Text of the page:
NBC's 'Studio 60' gets full season
EmptyAfter days of speculation, NBC has handed a back-nine order to "Studio 60 on the Sunset Strip," bringing the order to Aaron Sorkin's critically praised drama set behind the scenes of a late-night sketch comedy show to 22.
Sources said the deal for the back-nine episodes was made at a lower license fee than the original one, said to be in the range of $2.5 million-$3 million per episode, and the episode guarantees for the members of the show's ensemble cast have been reduced by one.
NBC and producer Warner Bros. TV declined comment.
Airing behind the breakout new hit of the season, NBC's "Heroes," "Studio 60" got off to a promising start, but the ratings substantially tapered off, settling into the low 3 rating point range among adults 18-49. This week, the series starring Matthew Perry, Bradley Whitford and Amanda Peet averaged a 3.3 rating/8 share in the demo and 7.7 million viewers overall, finishing third in the hour.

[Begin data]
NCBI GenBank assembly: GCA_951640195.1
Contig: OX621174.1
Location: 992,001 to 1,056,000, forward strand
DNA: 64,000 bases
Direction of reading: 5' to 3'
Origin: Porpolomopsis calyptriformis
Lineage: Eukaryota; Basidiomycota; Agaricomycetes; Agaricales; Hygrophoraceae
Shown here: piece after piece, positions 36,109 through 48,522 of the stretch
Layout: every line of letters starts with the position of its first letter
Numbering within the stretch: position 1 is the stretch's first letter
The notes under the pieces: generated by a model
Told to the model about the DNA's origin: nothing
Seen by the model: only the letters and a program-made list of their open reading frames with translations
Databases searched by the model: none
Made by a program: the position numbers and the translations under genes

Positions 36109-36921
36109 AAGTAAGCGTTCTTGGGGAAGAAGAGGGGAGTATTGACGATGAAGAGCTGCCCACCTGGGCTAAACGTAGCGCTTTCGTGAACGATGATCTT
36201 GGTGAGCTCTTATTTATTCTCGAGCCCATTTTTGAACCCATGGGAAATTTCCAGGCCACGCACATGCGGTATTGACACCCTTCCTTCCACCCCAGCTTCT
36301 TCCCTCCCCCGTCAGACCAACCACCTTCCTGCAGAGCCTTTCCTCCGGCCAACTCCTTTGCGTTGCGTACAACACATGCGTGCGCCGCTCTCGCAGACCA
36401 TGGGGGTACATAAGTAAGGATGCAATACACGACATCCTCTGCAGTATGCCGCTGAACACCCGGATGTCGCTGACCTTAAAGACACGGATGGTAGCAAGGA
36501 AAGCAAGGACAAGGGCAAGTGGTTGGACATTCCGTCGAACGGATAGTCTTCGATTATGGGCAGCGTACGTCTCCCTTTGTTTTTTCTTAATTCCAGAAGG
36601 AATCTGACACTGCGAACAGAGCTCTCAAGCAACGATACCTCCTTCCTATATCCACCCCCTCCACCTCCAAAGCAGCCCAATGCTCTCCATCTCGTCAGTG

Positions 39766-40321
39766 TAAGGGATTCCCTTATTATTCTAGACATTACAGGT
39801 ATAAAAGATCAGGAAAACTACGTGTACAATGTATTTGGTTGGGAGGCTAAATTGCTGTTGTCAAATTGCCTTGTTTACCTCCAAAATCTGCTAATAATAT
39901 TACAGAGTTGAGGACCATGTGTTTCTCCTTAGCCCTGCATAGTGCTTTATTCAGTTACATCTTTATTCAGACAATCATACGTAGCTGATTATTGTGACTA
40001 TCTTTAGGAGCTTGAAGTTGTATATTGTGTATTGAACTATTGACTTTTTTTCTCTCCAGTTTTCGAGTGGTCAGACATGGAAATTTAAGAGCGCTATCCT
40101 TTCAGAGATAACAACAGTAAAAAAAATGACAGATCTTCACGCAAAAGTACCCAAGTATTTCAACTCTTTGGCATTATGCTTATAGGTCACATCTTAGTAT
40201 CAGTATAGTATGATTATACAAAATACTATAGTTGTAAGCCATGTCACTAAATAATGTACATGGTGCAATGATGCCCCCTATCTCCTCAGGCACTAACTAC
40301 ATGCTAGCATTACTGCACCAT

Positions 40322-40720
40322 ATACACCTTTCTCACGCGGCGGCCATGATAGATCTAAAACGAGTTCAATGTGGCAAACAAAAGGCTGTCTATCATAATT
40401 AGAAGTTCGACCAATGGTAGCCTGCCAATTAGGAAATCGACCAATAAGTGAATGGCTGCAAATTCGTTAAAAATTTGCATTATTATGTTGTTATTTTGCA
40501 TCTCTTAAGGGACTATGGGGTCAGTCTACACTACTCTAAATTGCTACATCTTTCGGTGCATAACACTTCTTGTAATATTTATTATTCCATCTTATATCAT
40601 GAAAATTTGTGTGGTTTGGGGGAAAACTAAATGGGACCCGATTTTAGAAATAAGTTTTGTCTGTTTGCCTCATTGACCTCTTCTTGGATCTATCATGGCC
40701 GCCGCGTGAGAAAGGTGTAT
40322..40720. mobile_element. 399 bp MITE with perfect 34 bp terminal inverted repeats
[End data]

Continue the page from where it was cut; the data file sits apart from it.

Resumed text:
"I've never wavered in my belief in the show," NBC Entertainment president Kevin Reilly said. "With the talent we have in front and behind the camera and with the direction Aaron is taking the relationships, I think the show's passionate core audience will be excited, and the other viewers who sampled it can be won over."
"Studio 60" was taken off its 10 p.m. Monday slot last week when the network tried out another critically praised but low-rated new drama, "Friday Night Lights."
Reilly wouldn't say whether "Studio 60" will remain in its Monday berth. He said the network is looking at several possible scheduling moves, with a new midseason schedule set to be announced next week.
Reilly also declined comment on the fate of two other struggling new series, which have not been picked up for a full season, "Lights" and the comedy "30 Rock."
" 'Studio 60,' 'Friday Night Lights' and '30 Rock' are really good shows with passionate underlying audiences that are back on brand with NBC," Reilly said.
"30 Rock" and "Lights" received orders for three additional scripts, a step NBC also took with "Studio 60" before ordering a full season.
"Studio 60," executive produced by Sorkin and Thomas Schlamme, has the highest concentration of viewers with a household income of more than $75,000 of any show on television. The series co-stars Sarah Paulson, D.L. Hughley, Steven Weber, Nathan Corddry and Timothy Busfield.
In other pickup news, the CW has ordered three additional scripts each of "Veronica Mars" and "One Tree Hill."